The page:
I’ve been neglecting to post more entries to the blog lately, but it hasn’t been due to writer’s block. I’ve been writing a great deal lately, but the majority of my writing has been in online exchanges on stem cell research (from which came the ESCR debate series) or on intelligent design and evolution. You can follow the two ongoing debates about ID here and here (my involvement in the 2nd thread begins with post #37). I’ve certainly been learning much from preparing responses for these debates, and they have enabled me to sharpen my understanding of the issues. I certainly hope to present some of the key points from these debates in this blog in the near future, but one of the consequences of engaging in these discussions is that once you start, it’s hard to stop without seeming like you are conceding the argument.
One thing I’ve been seeing from the ID debates is that the vast majority of the arguments that people offer against the theory of Intelligent Design stem from a basic misunderstanding of what the theory is about. This has emphasized to me why as a teacher it is critical to fairly and accurately present both sides of a debatable issue, so that students can arrive at their own reasonable and informed conclusion as well as be knowledgeable enough to respond fairly to arguments from those who hold opposing viewpoints. And this is why I have been sharing direct excerpts from these debates in this blog, so that people can see the actual arguments that are raised against the positions that I take, rather than my (potential) misrepresentations of the opposing arguments.
I want my students to follow the evidence where it leads, not where I or anyone else says that it leads.
One other thing I’ve been learning through these debates is the importance of character, even in an online discussion with faceless opponents and nameless audience. In spite of the rather impersonal nature of these online debates, we must always remember that we speak as Christ’s ambassadors, as if He were making his appeal through us. How we say things can be just as significant as what we say.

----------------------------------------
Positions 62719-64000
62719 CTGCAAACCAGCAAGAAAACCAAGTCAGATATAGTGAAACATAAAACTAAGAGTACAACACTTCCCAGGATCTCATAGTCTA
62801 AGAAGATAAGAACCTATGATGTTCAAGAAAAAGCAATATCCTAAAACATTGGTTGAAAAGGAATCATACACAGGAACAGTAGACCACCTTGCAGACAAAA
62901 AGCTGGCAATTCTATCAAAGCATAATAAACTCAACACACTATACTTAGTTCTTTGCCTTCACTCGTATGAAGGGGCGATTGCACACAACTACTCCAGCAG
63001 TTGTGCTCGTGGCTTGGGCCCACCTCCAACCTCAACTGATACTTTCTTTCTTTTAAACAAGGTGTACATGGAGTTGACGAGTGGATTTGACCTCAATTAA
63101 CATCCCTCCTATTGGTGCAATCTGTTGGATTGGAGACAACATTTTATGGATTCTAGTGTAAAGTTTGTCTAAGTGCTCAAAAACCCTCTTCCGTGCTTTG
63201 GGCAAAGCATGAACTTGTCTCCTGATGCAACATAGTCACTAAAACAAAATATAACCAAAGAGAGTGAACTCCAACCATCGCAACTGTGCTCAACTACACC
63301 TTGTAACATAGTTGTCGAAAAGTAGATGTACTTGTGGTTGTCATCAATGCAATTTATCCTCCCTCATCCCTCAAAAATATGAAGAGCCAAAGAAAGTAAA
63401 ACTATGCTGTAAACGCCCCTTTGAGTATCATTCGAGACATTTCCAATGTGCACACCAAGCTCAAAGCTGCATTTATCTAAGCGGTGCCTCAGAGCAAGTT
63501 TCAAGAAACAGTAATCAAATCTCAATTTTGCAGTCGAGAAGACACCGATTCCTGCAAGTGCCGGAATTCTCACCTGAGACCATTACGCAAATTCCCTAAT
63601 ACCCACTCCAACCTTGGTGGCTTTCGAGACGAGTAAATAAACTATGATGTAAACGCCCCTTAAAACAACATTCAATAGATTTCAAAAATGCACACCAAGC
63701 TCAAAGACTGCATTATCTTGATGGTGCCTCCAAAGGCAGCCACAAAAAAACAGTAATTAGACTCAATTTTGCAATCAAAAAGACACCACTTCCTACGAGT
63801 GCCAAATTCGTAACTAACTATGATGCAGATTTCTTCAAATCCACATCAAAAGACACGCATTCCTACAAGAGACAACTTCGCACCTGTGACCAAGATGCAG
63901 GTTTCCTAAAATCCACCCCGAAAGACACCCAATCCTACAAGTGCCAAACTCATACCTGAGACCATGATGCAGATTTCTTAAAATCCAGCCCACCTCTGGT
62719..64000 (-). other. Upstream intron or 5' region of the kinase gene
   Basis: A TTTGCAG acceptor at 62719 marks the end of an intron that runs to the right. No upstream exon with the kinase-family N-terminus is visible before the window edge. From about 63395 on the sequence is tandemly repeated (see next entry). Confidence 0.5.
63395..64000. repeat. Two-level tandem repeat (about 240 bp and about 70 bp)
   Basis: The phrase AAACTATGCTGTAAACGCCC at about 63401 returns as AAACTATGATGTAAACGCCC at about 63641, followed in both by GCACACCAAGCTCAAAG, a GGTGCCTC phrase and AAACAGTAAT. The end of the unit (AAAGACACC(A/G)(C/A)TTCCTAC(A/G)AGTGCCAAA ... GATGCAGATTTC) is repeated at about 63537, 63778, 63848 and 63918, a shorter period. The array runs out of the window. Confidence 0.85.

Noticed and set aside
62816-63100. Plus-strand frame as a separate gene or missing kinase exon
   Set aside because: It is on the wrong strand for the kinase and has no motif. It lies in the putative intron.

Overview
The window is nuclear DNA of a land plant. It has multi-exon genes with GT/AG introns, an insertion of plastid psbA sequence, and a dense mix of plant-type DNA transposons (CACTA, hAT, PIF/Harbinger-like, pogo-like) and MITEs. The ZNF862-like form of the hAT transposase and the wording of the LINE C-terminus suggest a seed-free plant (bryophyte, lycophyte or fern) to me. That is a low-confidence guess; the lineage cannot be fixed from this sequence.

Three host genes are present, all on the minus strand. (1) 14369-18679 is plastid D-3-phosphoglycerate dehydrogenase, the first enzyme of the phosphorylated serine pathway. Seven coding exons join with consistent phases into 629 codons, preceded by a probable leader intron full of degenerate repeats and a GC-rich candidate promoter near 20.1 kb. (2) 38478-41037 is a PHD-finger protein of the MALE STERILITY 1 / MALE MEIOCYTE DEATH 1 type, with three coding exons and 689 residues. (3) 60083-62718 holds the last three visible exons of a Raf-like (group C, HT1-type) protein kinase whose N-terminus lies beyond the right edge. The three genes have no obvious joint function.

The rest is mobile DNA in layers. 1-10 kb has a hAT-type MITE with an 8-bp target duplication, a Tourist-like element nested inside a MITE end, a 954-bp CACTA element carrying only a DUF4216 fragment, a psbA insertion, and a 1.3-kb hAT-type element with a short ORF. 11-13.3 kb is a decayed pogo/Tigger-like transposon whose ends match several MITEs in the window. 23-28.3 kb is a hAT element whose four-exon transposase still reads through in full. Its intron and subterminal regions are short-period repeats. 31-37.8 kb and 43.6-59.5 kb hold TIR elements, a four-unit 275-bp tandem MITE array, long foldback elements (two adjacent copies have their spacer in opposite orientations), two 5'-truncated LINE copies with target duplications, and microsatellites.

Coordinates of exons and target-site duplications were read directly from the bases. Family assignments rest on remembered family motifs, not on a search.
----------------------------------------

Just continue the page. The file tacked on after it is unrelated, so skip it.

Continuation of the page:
There can be some mean-spirited people in these online debates. Rather than relying on reason and rationality in their arguments , they resort to ridicule and insult to try to make their points. It can be tempting to descend to the same disparaging tone, especially when these defamatory remarks tend to draw popular support. But even if this kind of attitude can win the argument, it would not be a victory if we lose the real battle over the hearts and minds of those that we encounter. I draw encouragement from these words from 1 Peter 2:15-17, 21-25:
For it is God's will that by doing good you should silence the ignorant talk of foolish men. Live as free men, but do not use your freedom as a cover-up for evil; live as servants of God. Show proper respect to everyone: Love the brotherhood of believers, fear God, honor the king.
To this you were called, because Christ suffered for you, leaving you an example, that you should follow in his steps. “He committed no sin, and no deceit was found in his mouth.” When they hurled their insults at him, he did not retaliate; when he suffered, he made no threats. Instead, he entrusted himself to him who judges justly. He himself bore our sins in his body on the tree, so that we might die to sins and live for righteousness; by his wounds you have been healed. For you were like sheep going astray, but now you have returned to the Shepherd and Overseer of your souls.